The City of London Corporation supports humanitarian aid in Ukraine
How we manage Epping Forest
Epping Forest is one of very few large, ancient forests in this part of Britain and has lots of rare or important habitats like ancient semi-natural woodland, wood-pasture, old grassland plains, heathlands, and wetlands.
Each of these habitats is home to different trees, wildlife and even fungi, which together make up a rich mosaic of nature. This also means that each area has very different needs which we carefully manage to make sure they're here and healthy for future generations.
The Epping Forest Act 1878
The Epping Forest Act was written when the City of London Corporation first became Conservators of the Forest and underpins how we manage it.
Epping Forest Annual Review
Read Epping Forest's Annual Review for 2020-21, where we outline our purpose as a charitable organisation, our aims and objectives, and how we've progressed towards those in the last year.
Epping Forest's management strategy
Epping Forest is managed according to a carefully written plan which we call our management strategy. You can read more about how we manage the Forest in our Management Strategy document below.
Deer management and proposed strategy
The City of London Corporation is proposing a new strategy for managing the deer population of Epping Forest. You can read more about this in our Deer Management and Proposed Strategy below.
Epping Forest's Verderers
Epping Forest is managed by the Epping Forest and Commons Committee. This committee consists of twelve members of the City of London Court of Common Council, who have been elected by wards in the Square Mile. Unlike other committees, Epping Forest's also has four Verderers: two for the North of the Forest, two for the South. These individuals are elected locally and aren't members of the Court of Common Council. In matters concerning the Forest, Verderers have the same "powers, authorities, rights, and privileges as the members thereof selected from the Court of Common Council, and no other or different powers, authorities, rights, or privileges". Members and Verderers give their services in an entirely voluntary capacity and receive no remuneration for their time.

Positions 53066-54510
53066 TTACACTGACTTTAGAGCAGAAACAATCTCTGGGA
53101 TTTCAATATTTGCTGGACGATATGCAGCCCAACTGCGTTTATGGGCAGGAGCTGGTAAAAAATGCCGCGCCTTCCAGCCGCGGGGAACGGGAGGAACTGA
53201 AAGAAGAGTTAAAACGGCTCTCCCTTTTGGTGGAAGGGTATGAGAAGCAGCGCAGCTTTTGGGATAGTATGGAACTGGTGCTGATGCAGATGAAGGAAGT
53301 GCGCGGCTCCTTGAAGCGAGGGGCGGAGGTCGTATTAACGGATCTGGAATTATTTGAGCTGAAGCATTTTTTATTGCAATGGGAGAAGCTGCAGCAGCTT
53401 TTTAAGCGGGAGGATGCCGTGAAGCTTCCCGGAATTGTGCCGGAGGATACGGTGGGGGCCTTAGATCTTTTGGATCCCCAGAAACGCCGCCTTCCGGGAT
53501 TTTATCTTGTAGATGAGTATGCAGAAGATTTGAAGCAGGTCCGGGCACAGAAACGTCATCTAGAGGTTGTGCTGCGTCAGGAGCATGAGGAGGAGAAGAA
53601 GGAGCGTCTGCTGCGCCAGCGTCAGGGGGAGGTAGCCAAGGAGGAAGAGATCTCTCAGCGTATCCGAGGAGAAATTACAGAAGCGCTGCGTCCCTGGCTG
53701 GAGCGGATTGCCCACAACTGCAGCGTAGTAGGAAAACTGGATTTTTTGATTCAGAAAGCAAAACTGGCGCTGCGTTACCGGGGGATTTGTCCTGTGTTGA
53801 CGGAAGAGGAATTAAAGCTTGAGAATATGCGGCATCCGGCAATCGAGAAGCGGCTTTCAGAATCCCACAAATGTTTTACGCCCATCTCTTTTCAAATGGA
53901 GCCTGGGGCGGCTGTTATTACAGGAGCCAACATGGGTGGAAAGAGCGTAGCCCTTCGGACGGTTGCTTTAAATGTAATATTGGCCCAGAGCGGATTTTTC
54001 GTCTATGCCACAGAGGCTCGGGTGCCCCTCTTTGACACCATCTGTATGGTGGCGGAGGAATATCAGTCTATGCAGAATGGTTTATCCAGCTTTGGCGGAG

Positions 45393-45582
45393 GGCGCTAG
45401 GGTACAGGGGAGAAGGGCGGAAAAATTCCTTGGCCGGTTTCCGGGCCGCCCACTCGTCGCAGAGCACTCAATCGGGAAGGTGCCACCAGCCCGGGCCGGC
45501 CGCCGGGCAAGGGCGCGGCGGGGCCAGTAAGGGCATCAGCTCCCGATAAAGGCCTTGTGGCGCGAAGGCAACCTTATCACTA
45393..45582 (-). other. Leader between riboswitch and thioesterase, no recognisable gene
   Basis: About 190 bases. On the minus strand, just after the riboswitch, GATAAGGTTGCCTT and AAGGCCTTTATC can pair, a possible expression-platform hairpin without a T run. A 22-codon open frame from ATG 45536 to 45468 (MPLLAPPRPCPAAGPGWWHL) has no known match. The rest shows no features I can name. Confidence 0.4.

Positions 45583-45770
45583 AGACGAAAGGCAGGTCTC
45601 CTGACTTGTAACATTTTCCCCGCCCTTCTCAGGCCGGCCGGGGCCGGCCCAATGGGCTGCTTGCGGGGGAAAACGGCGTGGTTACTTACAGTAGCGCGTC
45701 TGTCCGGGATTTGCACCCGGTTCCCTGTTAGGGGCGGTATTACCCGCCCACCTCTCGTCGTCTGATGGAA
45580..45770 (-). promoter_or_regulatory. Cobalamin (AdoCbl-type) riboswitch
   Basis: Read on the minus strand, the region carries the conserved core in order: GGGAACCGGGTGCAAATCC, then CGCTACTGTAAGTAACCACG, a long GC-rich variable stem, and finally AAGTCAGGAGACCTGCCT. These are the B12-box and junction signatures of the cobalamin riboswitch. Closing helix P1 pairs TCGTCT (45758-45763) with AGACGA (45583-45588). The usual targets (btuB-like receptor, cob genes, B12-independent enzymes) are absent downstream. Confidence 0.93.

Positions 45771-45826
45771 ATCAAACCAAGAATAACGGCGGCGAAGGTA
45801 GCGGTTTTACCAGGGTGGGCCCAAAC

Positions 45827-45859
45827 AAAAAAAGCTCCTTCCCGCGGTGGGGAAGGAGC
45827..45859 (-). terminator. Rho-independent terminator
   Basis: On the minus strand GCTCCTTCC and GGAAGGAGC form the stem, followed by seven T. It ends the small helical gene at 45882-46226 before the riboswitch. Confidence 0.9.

Our current Verderers are:
- Nicholas Munday (South)
- William Kennedy (South)
- Michael Chapman (North)
- Paul Morris (North)
The history of Verderers
From the year 1130, Verderers administered Forest Law on behalf of the King or Queen, literally protecting the flora and fauna of the Forest. Epping Forest ceased to be a Royal Forest when the Epping Forest Act was written in 1878; but the authors of that Act decided that the role of Verderer would remain and that they would represent the interests of Commoners: local residents who used the Forest to graze their cattle.
As the character of the Forest has changed, and with the decline in commoning, the Verderers have increasingly considered their role as more widely representing both Commoners and the public living around the Forest.
What is a Commoner?
Commoners are 'owners and occupiers of land and tenements lying within the ancient boundary of Epping Forest (also known as the Perambulation of Charles I)' and within one of the ancient parishes. Case law made since then limits this a bit more to 'owners and occupiers of land comprising at least half an acre of old enclosure and not covered by buildings and capable of receiving cattle'. Groups, businesses and organisations who occupy sites also qualify but have to nominate just one representative to vote on their behalf.